Women consumers are typically the decision makers of the household, especially when it comes to decisions about the food their families consume. With a world thriving on information, it is no wonder there is so much misconception about our food that no one can be certain about what is true about the products they are consuming.
One program has taken the initiative to combat the spread of misinformation and provide consumers with the truth about where their food comes from.
The program, CommonGround, began in 2010 and is funded by the United Soybean Board and National Corn Growers Association. Its purpose is to create a connection between farmers and consumers while also providing conversations about myths and misconceptions.
Stephanie Pruitt, the Texas Corn Producers Board Communications Director, and Texas coordinator for CommonGround said these consumers are hungry for information about where their food comes from.
According to Pruitt, creating the connection with consumers is important in conveying the information they want about these controversial topics.
“CommonGround is all about women on the farm and being able to connect with consumers,” said Pruitt. “More than 80 percent of food buyers are female, which is why it is so important that we make those connections.”
Pruitt said she thinks when it comes to food, food activists are the loudest voices in the room. Consumers are often not aware of the misconceptions and misinformation about agriculture, and they usually believe what they see on social media and what they hear about from friends and family. Then, consumers are making choices based on misinformation.
Volunteers Join the Conversation
Bobbie Black, a CommonGround volunteer from Muleshoe, Texas, said before she joined the program, she questioned her choices because of her children.
“I am a mom. When I started having kids I started worrying about the food I was feeding my kids. I thought, ‘Maybe I need to buy organic or maybe I need to look out for GMOs,’” said Black. “But that didn’t go with farming. I see where the food comes from and we aren’t doing harmful stuff, but then you see all this information floating out there and you think, ‘Am I making the right choice?’”
Black joined CommonGround last September after attending a LAND program hosted by TCPB with her husband in Fort Worth, Texas.
“After I went to LAND,” Black said, “I realized I was probably hurting more than I was helping because I wasn’t being involved in the conversation.”
CommonGround Comes to Texas
In the past year, the program has made its way to Texas and several volunteers have come together to provide true information to everyday consumers through social media conversations and events such as the Texas Academy of Nutrition and Dietetics convention.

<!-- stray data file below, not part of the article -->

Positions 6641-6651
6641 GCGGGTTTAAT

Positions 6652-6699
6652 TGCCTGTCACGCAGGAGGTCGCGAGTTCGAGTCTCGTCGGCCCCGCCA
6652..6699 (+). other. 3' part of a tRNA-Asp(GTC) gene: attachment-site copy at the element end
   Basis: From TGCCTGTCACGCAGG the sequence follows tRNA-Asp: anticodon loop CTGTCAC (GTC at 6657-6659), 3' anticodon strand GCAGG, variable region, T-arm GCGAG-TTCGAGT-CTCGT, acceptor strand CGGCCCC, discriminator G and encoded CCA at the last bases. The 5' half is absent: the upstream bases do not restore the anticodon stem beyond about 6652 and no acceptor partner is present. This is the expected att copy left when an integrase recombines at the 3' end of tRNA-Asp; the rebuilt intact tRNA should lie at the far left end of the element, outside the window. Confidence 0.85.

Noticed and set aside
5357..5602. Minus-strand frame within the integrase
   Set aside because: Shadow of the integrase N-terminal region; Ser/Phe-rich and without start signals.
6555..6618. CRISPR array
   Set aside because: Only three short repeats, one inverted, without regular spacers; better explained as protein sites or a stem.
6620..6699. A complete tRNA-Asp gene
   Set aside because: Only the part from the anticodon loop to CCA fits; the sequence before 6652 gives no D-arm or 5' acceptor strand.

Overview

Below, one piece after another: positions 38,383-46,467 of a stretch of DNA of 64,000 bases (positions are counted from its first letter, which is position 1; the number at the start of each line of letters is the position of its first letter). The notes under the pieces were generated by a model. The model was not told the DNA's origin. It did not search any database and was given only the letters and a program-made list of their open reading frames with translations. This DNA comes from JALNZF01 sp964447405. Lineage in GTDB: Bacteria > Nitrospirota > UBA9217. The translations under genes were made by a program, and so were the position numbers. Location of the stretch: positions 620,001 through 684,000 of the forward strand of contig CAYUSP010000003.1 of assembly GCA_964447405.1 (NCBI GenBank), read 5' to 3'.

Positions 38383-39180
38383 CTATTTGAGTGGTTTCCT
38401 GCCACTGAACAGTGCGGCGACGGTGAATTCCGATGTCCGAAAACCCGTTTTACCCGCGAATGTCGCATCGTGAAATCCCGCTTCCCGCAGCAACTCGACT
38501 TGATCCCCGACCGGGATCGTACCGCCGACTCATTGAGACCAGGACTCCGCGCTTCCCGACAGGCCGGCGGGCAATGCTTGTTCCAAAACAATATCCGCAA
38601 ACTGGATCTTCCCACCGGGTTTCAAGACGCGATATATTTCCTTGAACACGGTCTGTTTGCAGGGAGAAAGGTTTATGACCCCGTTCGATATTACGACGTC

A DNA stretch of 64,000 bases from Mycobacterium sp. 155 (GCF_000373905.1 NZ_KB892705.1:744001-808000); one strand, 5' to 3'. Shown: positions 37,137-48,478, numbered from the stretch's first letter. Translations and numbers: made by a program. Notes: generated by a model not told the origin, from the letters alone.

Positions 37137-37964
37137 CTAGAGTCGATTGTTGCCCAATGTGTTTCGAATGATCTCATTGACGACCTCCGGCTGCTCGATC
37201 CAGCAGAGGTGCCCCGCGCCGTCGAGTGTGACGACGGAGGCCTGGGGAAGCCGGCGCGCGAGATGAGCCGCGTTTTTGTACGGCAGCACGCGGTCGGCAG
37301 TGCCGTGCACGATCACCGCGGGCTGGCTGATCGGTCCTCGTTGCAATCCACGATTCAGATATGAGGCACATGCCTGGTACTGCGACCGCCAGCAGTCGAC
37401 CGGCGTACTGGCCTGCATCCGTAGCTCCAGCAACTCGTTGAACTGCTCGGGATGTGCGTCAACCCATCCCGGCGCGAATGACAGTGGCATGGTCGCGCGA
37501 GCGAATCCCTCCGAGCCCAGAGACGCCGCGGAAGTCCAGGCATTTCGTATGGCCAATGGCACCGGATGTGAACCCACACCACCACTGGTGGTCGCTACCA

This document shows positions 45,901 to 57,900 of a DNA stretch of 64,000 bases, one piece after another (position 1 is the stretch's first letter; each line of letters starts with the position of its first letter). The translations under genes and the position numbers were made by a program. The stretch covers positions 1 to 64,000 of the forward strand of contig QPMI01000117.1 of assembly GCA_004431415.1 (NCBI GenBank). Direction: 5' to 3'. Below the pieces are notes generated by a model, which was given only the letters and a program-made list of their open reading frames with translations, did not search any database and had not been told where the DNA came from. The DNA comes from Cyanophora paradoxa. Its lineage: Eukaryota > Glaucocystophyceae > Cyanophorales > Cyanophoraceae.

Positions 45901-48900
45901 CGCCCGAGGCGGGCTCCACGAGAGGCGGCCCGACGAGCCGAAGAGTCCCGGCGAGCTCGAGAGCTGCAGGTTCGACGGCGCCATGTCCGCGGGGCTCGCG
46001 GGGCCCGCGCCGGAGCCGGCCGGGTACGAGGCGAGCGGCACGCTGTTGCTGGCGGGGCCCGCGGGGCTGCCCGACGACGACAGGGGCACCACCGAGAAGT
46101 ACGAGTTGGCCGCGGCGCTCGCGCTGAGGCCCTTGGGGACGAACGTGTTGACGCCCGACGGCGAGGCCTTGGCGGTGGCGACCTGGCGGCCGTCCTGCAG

“That is where CommonGround puts it together,”Black said. “We come in and say ‘You do have safe food and you don’t have to worry about all of these things that are floating out there and that people are randomly putting on Facebook.”
Pruitt said these women are already having a national impact and are making a positive move in the industry.
“It’s all about finding that mutual value,” said Pruitt, “and being able to create a connection.”
The program enables volunteers to be involved while being an advocate in their own networks. The goal of the organization is to provide the transparent information needed so consumers can make educated decisions for their family.
“We have a lot of people who have moved away from the farm,” Pruitt said, “and so we are really trying to bring that transparency back.”
One of the ways the volunteers interact with consumers and have conversations is through social media. Black said she is trained to converse with others on public forum Facebook pages about controversial topics.
“On Facebook, someone will post about organic versus conventional on some of these pages and so Stephanie will email me and ask me to chime in,” Black said.
But before she joined CommonGround, Black said she would see the controversial conversations online but would never comment or join in on the conversation. Now, with the opportunity the program is providing, she hopes social media can be used more positively to advocate the true information about agriculture.
“I don’t know if we are changing peoples’ ideas,” Black said, “but I am hoping we are making them think and that they will go look into it more.”
Many of the conversations on Facebook originate from consumers who are the food-buyers of the household and are confused, have questions, or are even mislead about GMOs and organic versus non-organic choices. The volunteers are trained to provide fact-based answers to questions and to simply chime in with a comment that presents factual information or insight to what really happens on the farm.
They’re just telling the story that is their life day in and day out.
On social media, where misinformation can be so easily shared, the farmers who actually see what is happening every day have been given a voice and are being advocates for themselves through CommonGround.
“All of these volunteers have taken the initiative to be active online and to get involved,” Pruitt said. “It means so much more to consumers and people who are making those decisions when they hear it straight from the mouth of a farmer.”
Pruitt said one of the most important aspects of the program is the volunteers’ ability to give consumers the facts so they can base their decisions off what is happening on the farm rather than what activist groups want you to think is happening on the farm.
“They are making a lasting impact on an industry that needs a voice right now,” said Pruitt. “They’re just telling the story that is their life day in and day out.”